Corydoras are remarkably consistent in their requirements. All are schooling fish, so should be kept in groups of at least five specimens, and the more the merrier! While different species will coexist kept together in the same aquarium, they won’t necessarily school together. It is therefore important to get at least five of each species, even if you plan on keeping two or more species in the same aquarium. Exceptionally, males are intolerant of one another, as is the case with Corydoras narcissus. Otherwise, both sexes tend to get along well with each other.
Feeding is very easy because these fish are opportunistic omnivores. In the wild they largely consume organic detritus, sifting out food particles from sand and silt. Algae, plant debris, tiny invertebrates and carrion are all important components of their diet. In captivity this aspect of their care is easily met by offering a variety of dried and frozen foods. Good quality catfish pellets and algae wafers will make an excellent staple, but these can be augmented with things like frozen bloodworms and mosquito larvae.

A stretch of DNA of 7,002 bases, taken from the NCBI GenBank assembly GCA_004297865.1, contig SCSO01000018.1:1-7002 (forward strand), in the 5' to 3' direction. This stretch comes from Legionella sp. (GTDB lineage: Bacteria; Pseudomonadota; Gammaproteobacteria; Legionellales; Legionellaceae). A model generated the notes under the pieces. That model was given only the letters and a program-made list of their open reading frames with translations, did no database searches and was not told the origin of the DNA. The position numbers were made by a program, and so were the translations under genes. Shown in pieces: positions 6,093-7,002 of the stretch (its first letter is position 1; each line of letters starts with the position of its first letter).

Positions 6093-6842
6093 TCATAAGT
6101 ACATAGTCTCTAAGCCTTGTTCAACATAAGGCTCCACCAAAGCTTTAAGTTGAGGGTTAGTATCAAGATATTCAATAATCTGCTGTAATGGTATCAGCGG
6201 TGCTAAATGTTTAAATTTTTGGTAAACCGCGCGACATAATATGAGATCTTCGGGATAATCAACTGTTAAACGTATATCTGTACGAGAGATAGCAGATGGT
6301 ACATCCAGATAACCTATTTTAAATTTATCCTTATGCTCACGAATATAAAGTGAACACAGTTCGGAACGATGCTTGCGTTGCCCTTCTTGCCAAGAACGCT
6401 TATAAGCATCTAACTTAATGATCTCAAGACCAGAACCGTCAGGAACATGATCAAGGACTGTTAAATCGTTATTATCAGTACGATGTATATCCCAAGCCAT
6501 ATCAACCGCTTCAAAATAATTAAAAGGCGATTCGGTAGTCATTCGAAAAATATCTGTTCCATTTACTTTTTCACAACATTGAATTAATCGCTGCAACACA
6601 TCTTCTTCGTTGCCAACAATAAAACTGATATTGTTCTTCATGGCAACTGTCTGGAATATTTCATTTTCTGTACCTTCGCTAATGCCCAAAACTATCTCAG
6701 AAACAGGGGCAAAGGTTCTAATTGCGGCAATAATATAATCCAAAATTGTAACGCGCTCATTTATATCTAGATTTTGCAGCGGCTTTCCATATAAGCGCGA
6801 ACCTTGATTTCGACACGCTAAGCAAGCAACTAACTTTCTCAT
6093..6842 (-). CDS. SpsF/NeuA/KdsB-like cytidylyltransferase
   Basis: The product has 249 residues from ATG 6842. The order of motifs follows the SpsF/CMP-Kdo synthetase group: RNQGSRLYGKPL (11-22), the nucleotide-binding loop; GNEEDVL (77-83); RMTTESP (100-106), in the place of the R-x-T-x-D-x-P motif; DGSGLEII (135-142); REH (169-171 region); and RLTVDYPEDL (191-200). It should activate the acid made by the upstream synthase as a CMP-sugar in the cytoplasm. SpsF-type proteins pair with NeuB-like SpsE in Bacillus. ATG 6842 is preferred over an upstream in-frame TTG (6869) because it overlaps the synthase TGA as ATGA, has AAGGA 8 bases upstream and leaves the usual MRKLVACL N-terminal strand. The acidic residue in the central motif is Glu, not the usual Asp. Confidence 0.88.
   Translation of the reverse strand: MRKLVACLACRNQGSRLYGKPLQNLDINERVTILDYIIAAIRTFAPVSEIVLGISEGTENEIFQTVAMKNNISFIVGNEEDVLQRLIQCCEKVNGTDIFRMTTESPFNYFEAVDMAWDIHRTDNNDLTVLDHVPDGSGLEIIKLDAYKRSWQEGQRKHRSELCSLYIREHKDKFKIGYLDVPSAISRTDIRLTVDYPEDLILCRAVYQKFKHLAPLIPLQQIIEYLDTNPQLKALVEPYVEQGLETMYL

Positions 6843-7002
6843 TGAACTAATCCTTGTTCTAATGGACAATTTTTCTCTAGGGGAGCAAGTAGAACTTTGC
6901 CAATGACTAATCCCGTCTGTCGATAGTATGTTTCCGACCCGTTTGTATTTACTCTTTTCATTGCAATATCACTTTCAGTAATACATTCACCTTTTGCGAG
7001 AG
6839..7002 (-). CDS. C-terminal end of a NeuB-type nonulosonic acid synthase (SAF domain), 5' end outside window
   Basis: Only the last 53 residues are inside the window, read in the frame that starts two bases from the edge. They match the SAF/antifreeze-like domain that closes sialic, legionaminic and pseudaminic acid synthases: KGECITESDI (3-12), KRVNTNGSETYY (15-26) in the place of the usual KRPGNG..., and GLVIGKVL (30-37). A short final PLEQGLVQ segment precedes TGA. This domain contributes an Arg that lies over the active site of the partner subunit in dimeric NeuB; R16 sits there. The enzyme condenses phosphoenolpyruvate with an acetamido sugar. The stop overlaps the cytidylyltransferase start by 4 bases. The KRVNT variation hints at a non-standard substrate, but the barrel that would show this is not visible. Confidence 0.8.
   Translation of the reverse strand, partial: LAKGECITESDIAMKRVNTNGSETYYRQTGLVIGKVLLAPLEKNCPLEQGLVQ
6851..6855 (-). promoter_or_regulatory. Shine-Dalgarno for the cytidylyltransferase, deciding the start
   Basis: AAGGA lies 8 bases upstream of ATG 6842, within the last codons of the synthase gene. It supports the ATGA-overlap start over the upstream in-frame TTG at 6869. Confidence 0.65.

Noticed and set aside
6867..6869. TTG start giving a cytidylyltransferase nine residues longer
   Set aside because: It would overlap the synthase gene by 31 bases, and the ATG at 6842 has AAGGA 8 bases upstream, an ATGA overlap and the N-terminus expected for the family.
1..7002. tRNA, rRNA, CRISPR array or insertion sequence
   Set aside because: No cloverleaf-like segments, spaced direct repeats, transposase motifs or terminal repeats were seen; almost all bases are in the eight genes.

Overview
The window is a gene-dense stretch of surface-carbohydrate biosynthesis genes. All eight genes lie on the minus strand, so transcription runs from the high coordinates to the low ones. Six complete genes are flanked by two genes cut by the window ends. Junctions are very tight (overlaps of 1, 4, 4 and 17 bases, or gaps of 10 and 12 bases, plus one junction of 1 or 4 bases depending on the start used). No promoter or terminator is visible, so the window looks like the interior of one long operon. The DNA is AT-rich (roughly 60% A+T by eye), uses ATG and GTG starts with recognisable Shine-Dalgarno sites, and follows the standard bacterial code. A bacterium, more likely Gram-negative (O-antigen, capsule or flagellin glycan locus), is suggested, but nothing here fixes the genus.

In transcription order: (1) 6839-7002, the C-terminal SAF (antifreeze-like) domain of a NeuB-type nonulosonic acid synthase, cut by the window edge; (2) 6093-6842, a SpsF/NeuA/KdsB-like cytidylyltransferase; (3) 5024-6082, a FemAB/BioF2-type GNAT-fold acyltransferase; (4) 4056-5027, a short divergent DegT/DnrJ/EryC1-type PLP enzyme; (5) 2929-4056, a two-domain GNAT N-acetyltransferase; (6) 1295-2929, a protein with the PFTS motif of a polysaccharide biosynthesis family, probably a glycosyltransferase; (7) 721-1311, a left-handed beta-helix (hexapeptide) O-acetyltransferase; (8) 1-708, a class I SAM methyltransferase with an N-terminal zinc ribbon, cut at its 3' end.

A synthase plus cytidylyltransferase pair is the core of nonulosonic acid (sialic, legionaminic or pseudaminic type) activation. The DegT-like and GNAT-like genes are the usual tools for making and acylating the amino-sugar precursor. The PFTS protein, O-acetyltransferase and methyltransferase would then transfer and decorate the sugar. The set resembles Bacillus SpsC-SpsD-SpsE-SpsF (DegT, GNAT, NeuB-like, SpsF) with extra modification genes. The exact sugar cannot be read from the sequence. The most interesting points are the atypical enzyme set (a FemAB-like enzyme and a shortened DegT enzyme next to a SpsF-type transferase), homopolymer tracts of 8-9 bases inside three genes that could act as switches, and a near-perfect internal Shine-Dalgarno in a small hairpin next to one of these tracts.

Corydoras are obligate air-breathers, and need to be able to swim up to the surface to gulp air periodically. In the wild they often inhabit creeks and streams less than 30 cm deep, and in very much deeper tanks they can easily drown. For tanks more than 45 cm, Corydoras are best replaced with river rather than stream-dwelling members of the family, such as Brochis spp.